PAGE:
Bitcoin may not be the messiah of a new currency its hardcore fans yearn for, but it may herald the deeper financial revolution the internet has been waiting for.
While computers and smartphones have brought the web to more than a third of the world's population, online commerce still largely depends on a banking system that has changed little over recent decades, some of it relying on computer code written before the web was born.
The growing interest in bitcoin, a digital currency that requires no centralized body to handle transactions, is beginning to change all that.
"The rise of bitcoin has changed everyone's idea of what a good payment system should be," says Manu Sporny, CEO of web payments company Digital Bazaar, who is spearheading an effort to get the industry together to agree on standards for handling online transactions. "Bitcoin raised the bar, so everyone's got to come in and match that in some way."
A key moment, Sporny and others say, will be a meeting in Paris next week hosted by the World Wide Web Consortium, or W3C, one of the key bodies for setting internet standards.
Gathering for the first time to discuss web payment standards will be telecom operators such as Deutsche Telekom, Telefonica and AT&T, payment companies including SWIFT, PayPal and Gemalto, as well as the US Federal Reserve.
Bitcoin can claim some credit for this buzz of activity.
Much of the focus on bitcoin has been on its meteoric rise in value - soaring from $30 a year ago to above $1,000 late in the year - which has been only slightly dented by the collapse last month of Mt. Gox, a leading bitcoin exchange, with half a billion dollars' worth of bitcoins missing.
But bitcoin as a currency might be a distraction.
Underpinning the digital currency is a combination of key computing principles - decentralized timestamping, public key cryptography and a proof of work system - that promise to revolutionize transactions.
Says Peter Vessenes, CEO of bitcoin start-up CoinLab and chairman of the Bitcoin Foundation, an advocacy group promoting its adoption: "Those three could be turned into money, but they could also do a lot of other things."
What interests some, and worries others, among those due to attend the Paris meeting is the promise bitcoin offers in cutting the cost of moving money around.
"If they can have it cheaper, they will make it cheaper," said Marcus Swanepoel of Switchless, a Singapore-based company offering to integrate bitcoin processes into traditional banks and telecom companies.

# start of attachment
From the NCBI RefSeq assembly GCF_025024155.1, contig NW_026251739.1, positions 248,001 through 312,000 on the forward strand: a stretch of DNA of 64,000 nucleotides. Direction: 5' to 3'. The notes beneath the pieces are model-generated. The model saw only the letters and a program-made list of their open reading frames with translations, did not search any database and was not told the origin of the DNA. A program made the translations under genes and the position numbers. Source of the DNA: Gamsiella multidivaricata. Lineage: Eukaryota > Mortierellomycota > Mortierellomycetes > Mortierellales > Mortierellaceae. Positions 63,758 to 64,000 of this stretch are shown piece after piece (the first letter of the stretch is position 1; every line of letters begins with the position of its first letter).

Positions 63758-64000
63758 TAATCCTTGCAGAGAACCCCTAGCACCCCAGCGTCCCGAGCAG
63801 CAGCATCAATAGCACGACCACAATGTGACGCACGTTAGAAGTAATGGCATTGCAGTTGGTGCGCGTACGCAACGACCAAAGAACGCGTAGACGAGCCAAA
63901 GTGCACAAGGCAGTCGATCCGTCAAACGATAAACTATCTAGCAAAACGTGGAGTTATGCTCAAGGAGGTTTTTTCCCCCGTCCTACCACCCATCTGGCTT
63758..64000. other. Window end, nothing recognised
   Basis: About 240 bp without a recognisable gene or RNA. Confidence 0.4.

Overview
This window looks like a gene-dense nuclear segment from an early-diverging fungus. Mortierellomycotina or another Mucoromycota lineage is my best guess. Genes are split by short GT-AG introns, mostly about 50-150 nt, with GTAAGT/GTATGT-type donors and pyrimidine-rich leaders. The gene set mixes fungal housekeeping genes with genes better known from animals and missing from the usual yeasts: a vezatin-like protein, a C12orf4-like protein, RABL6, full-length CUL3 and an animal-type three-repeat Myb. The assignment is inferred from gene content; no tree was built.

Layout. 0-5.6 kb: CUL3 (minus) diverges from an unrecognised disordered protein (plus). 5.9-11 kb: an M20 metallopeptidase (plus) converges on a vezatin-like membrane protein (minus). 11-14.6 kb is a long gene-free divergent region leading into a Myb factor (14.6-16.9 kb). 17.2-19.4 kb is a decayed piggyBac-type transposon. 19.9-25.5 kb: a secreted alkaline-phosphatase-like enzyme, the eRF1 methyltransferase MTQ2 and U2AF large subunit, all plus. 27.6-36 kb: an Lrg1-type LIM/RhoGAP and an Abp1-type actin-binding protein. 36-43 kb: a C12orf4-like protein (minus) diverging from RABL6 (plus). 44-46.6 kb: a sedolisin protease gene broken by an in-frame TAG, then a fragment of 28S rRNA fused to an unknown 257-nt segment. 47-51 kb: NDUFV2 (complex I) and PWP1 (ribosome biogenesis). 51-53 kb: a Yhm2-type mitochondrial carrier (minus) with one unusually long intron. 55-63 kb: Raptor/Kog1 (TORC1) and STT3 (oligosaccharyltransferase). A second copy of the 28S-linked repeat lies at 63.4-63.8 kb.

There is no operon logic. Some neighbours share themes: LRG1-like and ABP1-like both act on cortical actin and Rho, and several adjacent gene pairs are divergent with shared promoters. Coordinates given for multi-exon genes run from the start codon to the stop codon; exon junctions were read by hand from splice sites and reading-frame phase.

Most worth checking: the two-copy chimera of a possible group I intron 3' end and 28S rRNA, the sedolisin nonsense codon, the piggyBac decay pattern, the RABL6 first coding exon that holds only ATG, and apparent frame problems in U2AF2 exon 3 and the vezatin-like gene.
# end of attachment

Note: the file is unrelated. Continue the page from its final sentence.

Bitcoin poses a challenge for those used to handling consumer transactions: PricewaterhouseCoopers estimates that credit card companies charge around 3 per cent in transaction fees. PayPal's cut can go as high as 4 per cent. Those same transactions via bitcoin firms such as Coinbase and BitPay, which bypass central financial institutions, are as likely to be free.
However, Visa Inc's head of innovation Jim McCarthy told an investors' conference this month that while there were things to be learned about bitcoin, "I don't see those as the things that are going to tip the apple cart anytime soon."
MasterCard and Visa will not be at the Paris meeting, noted Sporny.
Indeed, there's plenty of skepticism that bitcoin will amount to anything, with critics pointing to recent setbacks such as Mt. Gox and the libertarian bent of some of its supporters, as indicators it's little more than a Ponzi scheme.
Some of bitcoin's doubters come from within. Mike Hearn, a key contributor to the code underpinning bitcoin, dismisses talk of Ponzi schemes, but worries about complacency. "A lot of people seem to believe it's a done deal, a dead cert. And I don't see it that way at all."
Hearn says that if bitcoin is going to challenge or win over the banking mainstream it needs to adopt better security while making it easier to use. And then, it needs to reach out to overcome the banking world's anxiety about regulators and its perceived links to crime.
"The banking blockage, where all banks are afraid of touching bitcoin because they're afraid of getting whacked by governments, is still the biggest challenge that bitcoin faces," he said.